Prepared by Hall and Partners for the Foundation for Alcohol Research and Education.
In Australia, alcohol products that carry a warning label relating to pregnancy typically feature either a pictogram, depicting a pregnant woman holding a glass overlaid by the universal prohibition symbol, or the warning text ‘It is safest not to drink while pregnant’. A previous research survey found a portion of consumers misinterpreted the meaning of these alcohol warning labels. Specifically, these consumers indicated that consumer information messages on alcohol labels can make you think ‘drinking a little alcohol while pregnant would be ok’.
The research reported here was commissioned by the Foundation for Alcohol Research and Education (FARE) to investigate consumer understanding and interpretation of the two most commonly used consumer information message labels for alcohol and pregnancy in more depth, and to explore whether there might be potential to enhance their effectiveness. This research provides independent evidence on this issue ahead of the upcoming Government consultation on alcohol pregnancy health warnings labels.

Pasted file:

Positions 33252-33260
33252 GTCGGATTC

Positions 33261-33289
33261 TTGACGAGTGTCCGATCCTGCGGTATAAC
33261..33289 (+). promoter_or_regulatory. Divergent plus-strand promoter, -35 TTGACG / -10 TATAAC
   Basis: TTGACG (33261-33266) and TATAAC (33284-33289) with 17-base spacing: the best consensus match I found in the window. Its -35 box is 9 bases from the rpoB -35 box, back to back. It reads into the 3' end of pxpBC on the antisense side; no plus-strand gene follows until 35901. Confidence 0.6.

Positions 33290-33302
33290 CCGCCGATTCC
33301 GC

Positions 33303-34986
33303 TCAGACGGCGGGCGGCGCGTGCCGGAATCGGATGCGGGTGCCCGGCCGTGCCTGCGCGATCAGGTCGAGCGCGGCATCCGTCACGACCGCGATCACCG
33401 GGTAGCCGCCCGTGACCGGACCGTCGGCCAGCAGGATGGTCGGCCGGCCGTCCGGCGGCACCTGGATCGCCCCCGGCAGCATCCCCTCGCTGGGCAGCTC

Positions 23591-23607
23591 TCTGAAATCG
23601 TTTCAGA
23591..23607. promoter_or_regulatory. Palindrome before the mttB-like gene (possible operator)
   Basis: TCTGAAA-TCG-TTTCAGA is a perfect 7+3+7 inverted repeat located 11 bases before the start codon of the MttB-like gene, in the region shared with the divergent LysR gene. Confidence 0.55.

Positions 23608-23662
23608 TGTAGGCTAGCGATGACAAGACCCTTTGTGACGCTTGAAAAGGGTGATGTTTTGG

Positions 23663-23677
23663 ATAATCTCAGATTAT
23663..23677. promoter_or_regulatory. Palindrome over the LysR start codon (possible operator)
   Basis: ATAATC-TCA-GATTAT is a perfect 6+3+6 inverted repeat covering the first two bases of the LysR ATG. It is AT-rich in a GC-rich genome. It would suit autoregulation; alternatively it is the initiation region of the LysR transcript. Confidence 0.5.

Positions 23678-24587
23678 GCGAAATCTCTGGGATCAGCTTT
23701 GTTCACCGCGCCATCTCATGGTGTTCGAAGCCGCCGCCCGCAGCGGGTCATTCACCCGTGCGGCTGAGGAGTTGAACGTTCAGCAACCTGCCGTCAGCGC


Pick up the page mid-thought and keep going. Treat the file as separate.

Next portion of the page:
A total of eight focus groups were conducted in late February and early March 2018; four with women who were pregnant or trying to conceive, two with partners of this target group, and two with female peers. The key findings and implications of the research are summarised below.
- Prevailing social norm is to avoid alcohol during pregnancy, but occasional small amounts may not be considered harmful
- Size and placement of consumer information messages could more effectively attract consumer attention
- Current pictogram communicates that pregnant women should not consume alcohol, but does not appear to challenge existing beliefs
- Current warning text may reinforce a belief that low level alcohol consumption in pregnancy poses negligible risk of harm
- Consumer information messages could be enhanced by combining the pictogram with text to explain consequences of alcohol consumption in a way that credibly challenges existing beliefs